by timrel

July 11, 2021

Skin conditions are never pleasant, and scabies is no exception. Scabies is a distinctive and highly contagious skin disease that's caused by mites called Sarcoptes scabiei, and causes severe itching and a painful, inflamed rash. Some skin diseases will go away without effective treatment, but scabies is unfortunately not one of them. Left unchecked, the infection will only get worse.

While you will usually need to seek medical attention to treat scabies, you might also try various at-home remedies. Allergies or other reactions to medication could seem unappealing.

When you go to your doctor for scabies treatment, ask about DIY remedies you might try. It's worth noting that scabies is highly contagious, so it's important to start treating the infection as soon as possible. The good news is, scabies is completely treatable. The sooner you act, the sooner you can banish the problem.

What Is Scabies?

A scabies rash is caused by mites that burrow into the skin and cause itchy, red bumps, which blister and spread over the skin. Once underneath the skin, the mites lay eggs. The eggs hatch and the cycle of itchiness and rash spreading begin all over again.

Sounds horrible, right? It gets worse. Scabies is very contagious. A person can get scabies via clothes, linen, sexual contact, and direct skin contact. That means that if one member of a family contracts the rash, the other family members are at a high risk of catching it, too. Scabies can be passed on in places with a lot of close physical contact. Daycare centers, schools, locker rooms, and other similar places can spread infections like scabies quickly and easily.

Perhaps you're feeling itchy just thinking about it.

If you have scabies, you will certainly notice. The symptoms of scabies include red, irritated, and blistered skin on the hands, face, genital area, or soles of the feet, and the area will be extremely itchy. The itching may get worse during the night. It's never a good idea to scratch itchy skin rashes, and scabies is no exception. Without treatment for scabies, the rash will spread and the itching will get worse, as the scabies mites multiply.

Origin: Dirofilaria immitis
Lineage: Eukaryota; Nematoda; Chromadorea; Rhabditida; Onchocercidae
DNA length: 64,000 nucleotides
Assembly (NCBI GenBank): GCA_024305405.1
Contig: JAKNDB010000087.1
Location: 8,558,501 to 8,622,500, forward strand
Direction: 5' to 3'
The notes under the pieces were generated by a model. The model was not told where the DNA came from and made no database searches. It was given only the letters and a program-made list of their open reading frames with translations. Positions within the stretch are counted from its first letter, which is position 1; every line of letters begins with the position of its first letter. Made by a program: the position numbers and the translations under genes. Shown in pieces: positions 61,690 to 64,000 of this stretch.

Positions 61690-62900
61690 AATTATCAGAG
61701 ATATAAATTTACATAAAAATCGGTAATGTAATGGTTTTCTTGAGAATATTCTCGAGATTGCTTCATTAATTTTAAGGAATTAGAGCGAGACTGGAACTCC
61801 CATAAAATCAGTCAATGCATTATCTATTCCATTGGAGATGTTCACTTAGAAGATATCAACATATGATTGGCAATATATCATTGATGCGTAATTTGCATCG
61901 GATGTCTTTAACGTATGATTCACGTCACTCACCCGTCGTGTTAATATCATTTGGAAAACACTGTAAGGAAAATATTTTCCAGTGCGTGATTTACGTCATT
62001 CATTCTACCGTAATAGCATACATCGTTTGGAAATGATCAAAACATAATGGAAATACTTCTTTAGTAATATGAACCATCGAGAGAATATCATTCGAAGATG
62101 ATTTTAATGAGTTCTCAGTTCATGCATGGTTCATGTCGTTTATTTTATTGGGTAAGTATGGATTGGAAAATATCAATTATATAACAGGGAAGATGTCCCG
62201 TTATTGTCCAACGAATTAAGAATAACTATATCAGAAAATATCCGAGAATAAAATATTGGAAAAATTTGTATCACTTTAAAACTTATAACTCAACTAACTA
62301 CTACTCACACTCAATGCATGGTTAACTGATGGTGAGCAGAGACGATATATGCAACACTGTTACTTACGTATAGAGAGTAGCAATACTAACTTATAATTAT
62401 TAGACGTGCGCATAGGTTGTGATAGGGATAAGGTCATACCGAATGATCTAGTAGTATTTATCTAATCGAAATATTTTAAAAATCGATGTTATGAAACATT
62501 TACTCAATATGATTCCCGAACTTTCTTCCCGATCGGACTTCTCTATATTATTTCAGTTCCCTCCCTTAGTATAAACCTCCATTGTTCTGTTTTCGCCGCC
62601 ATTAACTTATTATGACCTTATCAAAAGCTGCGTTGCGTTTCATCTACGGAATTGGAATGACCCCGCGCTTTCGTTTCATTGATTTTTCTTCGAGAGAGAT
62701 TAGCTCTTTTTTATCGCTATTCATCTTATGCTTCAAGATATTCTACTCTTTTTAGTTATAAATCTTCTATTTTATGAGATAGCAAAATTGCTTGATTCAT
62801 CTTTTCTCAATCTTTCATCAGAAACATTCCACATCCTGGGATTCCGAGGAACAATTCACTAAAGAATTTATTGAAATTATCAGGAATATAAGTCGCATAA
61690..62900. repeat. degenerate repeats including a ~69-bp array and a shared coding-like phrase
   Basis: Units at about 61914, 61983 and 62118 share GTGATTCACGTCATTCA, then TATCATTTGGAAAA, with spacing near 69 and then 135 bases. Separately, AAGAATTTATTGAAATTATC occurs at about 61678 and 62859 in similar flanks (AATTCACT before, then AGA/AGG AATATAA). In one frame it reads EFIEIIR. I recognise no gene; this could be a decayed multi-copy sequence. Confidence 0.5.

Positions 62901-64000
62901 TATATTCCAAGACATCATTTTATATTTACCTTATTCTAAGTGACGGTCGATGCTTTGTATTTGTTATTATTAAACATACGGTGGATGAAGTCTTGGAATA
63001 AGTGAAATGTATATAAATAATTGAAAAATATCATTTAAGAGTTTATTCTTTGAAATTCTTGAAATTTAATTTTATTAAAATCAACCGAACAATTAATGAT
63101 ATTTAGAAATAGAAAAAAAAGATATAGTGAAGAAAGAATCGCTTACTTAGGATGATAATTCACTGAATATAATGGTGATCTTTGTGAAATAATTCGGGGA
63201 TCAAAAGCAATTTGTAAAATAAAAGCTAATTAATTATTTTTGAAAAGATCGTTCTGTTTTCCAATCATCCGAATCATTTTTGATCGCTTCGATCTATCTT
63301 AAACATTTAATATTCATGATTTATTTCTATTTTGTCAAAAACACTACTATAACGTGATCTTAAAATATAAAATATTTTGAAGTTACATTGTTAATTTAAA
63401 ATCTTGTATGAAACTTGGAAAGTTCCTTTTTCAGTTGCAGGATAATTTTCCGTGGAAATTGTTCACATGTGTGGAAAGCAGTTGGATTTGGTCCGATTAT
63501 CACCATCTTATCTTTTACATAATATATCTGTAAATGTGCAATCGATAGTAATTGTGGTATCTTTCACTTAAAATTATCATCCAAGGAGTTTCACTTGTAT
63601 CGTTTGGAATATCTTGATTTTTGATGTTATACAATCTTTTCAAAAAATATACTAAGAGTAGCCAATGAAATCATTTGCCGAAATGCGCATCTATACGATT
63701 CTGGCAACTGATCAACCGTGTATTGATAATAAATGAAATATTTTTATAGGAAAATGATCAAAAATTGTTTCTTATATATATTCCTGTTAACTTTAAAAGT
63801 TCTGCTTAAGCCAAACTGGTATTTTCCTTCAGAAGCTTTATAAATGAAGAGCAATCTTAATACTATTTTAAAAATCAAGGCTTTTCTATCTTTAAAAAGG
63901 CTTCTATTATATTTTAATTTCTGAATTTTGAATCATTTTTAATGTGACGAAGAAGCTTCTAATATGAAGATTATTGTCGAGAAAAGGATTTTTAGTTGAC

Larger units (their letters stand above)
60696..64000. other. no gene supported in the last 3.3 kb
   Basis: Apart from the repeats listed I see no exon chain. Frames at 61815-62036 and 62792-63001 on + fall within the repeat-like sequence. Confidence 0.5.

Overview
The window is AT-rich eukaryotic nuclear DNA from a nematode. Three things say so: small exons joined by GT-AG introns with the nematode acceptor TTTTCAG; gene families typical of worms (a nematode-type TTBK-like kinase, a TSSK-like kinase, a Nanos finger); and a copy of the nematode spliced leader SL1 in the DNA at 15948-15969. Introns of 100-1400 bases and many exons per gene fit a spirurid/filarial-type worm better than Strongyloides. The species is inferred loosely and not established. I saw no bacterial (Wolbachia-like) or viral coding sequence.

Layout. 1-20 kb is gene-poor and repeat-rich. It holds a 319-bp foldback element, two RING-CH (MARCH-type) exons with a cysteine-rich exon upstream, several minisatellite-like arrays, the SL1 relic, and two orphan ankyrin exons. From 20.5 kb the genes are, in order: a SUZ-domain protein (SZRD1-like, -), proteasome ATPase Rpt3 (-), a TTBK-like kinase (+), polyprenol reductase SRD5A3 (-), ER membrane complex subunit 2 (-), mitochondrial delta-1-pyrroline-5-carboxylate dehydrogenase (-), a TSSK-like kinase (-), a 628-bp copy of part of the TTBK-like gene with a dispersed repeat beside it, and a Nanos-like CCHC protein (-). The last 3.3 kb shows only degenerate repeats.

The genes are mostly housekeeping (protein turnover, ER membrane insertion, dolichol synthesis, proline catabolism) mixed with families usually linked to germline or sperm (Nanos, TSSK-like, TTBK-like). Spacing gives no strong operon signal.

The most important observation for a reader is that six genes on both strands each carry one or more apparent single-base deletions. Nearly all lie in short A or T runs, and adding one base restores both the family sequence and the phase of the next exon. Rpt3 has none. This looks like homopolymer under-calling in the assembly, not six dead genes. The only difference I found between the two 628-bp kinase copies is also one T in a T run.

Scratching is almost impossible to resist. However, it can damage the skin and leave you susceptible to infection. It can also cause the rash to spread. In the end, scratching only provides temporary relief. While the scabies is untreated, the rash and subsequent discomfort will continue.

Beware of "treatments" that do nothing but provide relief from the itching. Remember, the itching and the rash are only a symptom of the root cause, which is the skin mites and their eggs. To completely rid yourself of the infection, you need to get rid of scabies mites - and their eggs. Some treatments kill the scabies mite problem, but not the eggs. This is no good as a long-term solution.

Even if your chosen treatment is working, be very careful about spreading the rash. Never share clothes, towels, or other personal items, and avoid sexual contact while treating scabies. You'll likely need to thoroughly clean your house, washing all the fabrics you can. If something can't be washed, seal it away in a plastic bag just in case. While this is time-consuming and a little annoying, it's necessary to keep yourself (and others) free of the scabies rash. You should keep this cleaning routine up during and after your treatment, just to be safe.

So, is it possible to combat crusted scabies at home, without any treatment at all? While some individuals have certainly seen impressive results, not all official tests have been completely conclusive. Results vary, and while you're trying out a new treatment, you should be careful about spreading the rash in the meantime. To be on the safe side, it's usually best to consult a health expert for medical advice before trying any new remedies.

If you're pregnant, breastfeeding, or have some other health condition, always talk to your doctor before trying to treat scabies at home. It's better to be safe than sorry, and with a contagious skin condition such as scabies, you should err on the side of caution.

Home Remedies for Scabies

Home remedies for itchy skin diseases like scabies can work to remove the infection, or at least help to ease the itchiness. Let's take a look at a few at-home remedies that you can use to treat or manage a scabies infection.

1. Aloe Vera

aloe vera plants

Aloe vera is a tried and tested product for dealing with unpleasant skin diseases. Used to soothe itchiness and burns, when applied topically, aloe vera can soothe and even help to treat scabies rashes.


However, be sure that you're buying pure aloe vera. Some commercial aloe vera gels have additives and additional ingredients, which can dilute the aloe vera's effectiveness. Aloe vera may even work to kill the mites in the skin, although it likely won't work on the eggs.

2. Tea Tree Oil

tea tree oil

Tea tree oil is a powerful antibacterial and anti-inflammatory oil. Known for its strong, medicinal scent, tea tree has been long connected with healing. It can even be used as an antifungal treatment and works to relieve itchiness.


Tea tree oil can even kill scabies mites. However, it likely won't have any effect on the mites' eggs. So, if your scabies infection is very recent, there's a chance that tea tree can help you eliminate of it for good.